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Rescue Human

My chihuahua loves me. Everywhere I go, he is there, anticipating my every move, golden eyes steady on mine, curled tail wagging, his posture one of total submission.  When I sit, I have to do so carefully because he often jumps into my spot ahead of me, anticipating a snuggle.  If I don’t scoot him over, I will squash him. When I eat cereal, he finishes the milk.  When I go into the bathroom, he sits outside the door. When I come home from work, he sits on top of the big chair, the highest point closest to the front door, and stretches his front paws out toward me, lowering his head for a good scratch and a “good boy, Chico.”

I used to think that he did these things because I was the one that fed him, gave him treats, and purposefully dropped scraps of food for him to find when I was cooking.  Now, I am not so sure.  My kids are now responsible for feeding Chico, and my daughter is the one who gives him treats for waking everyone up in the morning. Still, given a choice of family members to spend time with, my dog chooses me nine times out of ten.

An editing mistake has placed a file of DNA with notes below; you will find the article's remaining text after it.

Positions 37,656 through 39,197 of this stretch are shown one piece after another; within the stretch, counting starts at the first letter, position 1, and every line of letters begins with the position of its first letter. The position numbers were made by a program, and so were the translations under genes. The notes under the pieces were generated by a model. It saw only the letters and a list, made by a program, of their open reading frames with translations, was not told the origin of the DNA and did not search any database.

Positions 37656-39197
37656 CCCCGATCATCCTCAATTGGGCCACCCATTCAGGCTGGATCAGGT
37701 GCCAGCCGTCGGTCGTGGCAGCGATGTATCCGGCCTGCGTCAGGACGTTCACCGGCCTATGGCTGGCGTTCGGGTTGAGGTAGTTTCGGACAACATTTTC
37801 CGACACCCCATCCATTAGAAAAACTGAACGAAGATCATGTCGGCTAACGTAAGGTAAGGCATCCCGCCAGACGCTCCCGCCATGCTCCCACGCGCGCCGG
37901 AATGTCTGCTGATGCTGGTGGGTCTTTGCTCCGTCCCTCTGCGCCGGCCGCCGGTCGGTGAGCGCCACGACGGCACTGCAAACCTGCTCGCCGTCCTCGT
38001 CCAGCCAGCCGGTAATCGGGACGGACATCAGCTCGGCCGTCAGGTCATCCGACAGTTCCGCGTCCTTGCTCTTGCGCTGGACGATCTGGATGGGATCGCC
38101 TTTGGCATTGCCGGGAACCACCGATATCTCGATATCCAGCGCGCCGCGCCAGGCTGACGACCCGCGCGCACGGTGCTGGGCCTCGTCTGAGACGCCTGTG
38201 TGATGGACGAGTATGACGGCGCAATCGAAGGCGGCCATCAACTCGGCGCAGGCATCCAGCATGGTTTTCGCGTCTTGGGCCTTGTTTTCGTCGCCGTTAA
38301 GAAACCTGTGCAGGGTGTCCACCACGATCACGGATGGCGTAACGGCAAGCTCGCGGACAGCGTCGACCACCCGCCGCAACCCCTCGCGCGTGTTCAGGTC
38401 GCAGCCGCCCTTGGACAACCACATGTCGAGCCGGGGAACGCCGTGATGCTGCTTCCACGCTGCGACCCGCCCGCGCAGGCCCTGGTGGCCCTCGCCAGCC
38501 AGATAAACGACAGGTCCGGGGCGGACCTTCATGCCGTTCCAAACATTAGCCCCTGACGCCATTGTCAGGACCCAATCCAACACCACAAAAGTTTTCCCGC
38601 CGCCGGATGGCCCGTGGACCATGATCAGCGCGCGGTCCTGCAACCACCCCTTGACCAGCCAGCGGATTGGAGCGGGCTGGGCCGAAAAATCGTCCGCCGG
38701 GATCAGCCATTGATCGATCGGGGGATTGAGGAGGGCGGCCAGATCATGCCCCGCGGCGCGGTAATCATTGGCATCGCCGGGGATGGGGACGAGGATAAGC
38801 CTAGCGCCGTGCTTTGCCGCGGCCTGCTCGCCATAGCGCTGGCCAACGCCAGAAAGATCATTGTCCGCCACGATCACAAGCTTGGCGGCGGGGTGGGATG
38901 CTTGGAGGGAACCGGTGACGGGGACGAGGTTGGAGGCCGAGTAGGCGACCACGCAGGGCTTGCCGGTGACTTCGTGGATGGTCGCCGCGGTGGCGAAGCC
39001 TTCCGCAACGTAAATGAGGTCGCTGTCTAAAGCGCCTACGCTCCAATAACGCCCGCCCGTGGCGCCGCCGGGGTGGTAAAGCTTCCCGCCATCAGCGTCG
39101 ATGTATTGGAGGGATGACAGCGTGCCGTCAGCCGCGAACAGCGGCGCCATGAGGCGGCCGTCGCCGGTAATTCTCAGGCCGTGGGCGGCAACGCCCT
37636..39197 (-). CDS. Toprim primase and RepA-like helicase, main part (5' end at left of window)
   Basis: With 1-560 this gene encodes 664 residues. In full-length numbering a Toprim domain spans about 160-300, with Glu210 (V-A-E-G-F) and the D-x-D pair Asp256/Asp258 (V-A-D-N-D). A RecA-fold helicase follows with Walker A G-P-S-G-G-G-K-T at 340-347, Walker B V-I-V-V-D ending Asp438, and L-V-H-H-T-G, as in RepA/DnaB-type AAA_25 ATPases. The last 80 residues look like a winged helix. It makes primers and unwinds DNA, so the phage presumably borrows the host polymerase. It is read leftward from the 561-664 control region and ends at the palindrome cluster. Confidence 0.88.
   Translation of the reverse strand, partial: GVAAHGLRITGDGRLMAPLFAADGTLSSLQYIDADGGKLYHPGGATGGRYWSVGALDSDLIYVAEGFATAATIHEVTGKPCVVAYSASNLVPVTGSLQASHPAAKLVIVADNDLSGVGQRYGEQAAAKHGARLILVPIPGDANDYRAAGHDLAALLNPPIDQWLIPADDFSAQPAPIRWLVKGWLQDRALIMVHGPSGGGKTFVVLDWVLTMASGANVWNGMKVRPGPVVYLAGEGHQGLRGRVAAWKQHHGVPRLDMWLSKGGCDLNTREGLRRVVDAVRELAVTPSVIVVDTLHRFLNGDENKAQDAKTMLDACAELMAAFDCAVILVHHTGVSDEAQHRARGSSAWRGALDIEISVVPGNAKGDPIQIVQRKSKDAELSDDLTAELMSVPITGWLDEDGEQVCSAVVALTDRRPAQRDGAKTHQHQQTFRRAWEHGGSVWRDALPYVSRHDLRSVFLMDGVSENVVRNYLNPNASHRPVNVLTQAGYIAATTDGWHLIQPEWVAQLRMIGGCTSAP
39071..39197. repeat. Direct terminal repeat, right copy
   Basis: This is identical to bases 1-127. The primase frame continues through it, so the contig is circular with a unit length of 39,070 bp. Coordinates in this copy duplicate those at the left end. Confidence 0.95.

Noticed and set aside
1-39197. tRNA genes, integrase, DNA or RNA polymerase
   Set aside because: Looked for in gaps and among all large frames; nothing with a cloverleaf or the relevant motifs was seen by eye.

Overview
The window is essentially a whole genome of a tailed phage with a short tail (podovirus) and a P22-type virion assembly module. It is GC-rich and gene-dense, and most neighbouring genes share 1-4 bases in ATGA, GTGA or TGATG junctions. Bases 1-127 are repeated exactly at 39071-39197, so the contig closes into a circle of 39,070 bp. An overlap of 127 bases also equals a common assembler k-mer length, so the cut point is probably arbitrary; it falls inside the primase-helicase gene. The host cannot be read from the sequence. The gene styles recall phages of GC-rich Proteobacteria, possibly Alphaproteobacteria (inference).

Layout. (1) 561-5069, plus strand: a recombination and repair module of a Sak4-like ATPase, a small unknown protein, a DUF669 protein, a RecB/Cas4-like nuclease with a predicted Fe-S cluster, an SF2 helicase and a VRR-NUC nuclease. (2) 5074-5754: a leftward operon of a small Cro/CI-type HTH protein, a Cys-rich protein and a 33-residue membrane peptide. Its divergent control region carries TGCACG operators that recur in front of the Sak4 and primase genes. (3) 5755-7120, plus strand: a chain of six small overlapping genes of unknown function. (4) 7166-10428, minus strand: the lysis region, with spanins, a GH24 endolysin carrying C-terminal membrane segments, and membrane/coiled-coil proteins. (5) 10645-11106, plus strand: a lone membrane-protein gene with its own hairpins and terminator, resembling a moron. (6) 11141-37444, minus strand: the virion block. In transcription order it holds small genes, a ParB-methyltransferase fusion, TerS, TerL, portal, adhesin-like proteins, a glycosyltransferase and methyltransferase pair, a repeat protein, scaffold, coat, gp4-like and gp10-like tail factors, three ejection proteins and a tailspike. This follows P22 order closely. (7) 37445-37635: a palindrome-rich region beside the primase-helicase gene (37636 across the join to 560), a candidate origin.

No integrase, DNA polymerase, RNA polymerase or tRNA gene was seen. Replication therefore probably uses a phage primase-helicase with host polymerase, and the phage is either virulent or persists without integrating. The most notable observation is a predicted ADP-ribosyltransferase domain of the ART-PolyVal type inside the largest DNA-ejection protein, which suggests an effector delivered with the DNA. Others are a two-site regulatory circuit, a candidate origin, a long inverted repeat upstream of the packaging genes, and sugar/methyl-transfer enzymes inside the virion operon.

Now, I have always thought it strange when people referred to their pets as literally being their children.  After all, we are humans, and they are animals, right?  Nonetheless, yesterday, I found myself asking my husband, “Todd, do you think Chico thinks I am his mother?”

“No,” he responded, to my great relief, “I think he knows you are his rescuer.”

It makes sense.  I found Chico at the Humane Society in Tulsa, Oklahoma.  He was emaciated and sad and needed a home.  I remember that when I opened the door to his cage, he stood very slowly and crept gingerly across the black metal grate, his ribs a visible framework underneath his short, blonde coat.  The moment I held him to me, he stretched his neck, laid his head just under my chin, and closed his eyes.  He had a cough and was wheezing quite a bit, but I felt his little body relax in my arms and knew that I would take him home. He has been my faithful friend ever since, ardent in expressing his undying love and appreciation for having been rescued.  Not just rescued, but adopted.

In truth, I wish I were more like Chico.  I have a rescuer, too, and I am sad to admit that I get lazy sometimes and fail to express my love for Him and show proper gratitude for what He has done.  I was only six, after all, when Jesus wiped my sin away, and I am tempted to use that as an excuse.  Maybe I would be more consistent in my worship if I had gotten farther down that wide and corrupted road before being set free…maybe if I had done something horrible first.  Of course, the biggest problem with that very lame excuse is that my heart knows just how selfish and human I can be.  It’s really not what I was before Jesus that terrifies and shames me. It’s what I would be now without Him.  That is the cage from which I have been rescued.  Not just rescued, but adopted.

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